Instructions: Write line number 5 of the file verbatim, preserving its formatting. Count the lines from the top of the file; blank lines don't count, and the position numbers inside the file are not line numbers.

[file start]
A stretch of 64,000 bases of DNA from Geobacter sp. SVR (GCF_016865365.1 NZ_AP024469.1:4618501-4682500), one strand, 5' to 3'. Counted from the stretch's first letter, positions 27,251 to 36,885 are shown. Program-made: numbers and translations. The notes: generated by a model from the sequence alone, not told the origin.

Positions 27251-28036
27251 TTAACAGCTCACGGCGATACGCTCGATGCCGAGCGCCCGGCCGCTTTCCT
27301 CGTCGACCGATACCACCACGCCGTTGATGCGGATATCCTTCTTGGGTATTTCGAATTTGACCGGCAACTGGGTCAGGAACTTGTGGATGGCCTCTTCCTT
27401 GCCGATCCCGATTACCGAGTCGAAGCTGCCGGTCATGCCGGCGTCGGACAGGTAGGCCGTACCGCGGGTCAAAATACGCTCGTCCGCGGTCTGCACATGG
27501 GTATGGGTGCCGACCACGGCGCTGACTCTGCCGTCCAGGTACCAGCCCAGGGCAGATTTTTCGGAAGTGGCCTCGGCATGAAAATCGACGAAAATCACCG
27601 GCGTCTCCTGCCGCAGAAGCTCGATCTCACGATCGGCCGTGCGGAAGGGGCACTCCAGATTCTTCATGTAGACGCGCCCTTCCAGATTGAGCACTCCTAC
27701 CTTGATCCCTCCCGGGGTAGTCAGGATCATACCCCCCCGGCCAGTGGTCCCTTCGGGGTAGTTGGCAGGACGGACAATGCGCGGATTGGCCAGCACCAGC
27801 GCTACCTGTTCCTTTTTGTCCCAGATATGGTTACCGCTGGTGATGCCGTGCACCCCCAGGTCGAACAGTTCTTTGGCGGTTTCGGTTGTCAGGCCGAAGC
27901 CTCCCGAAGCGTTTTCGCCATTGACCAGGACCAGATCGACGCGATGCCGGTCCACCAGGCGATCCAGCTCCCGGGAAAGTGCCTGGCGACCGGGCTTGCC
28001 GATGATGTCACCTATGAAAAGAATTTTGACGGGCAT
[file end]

27401 GCCGATCCCGATTACCGAGTCGAAGCTGCCGGTCATGCCGGCGTCGGACAGGTAGGCCGTACCGCGGGTCAAAATACGCTCGTCCGCGGTCTGCACATGG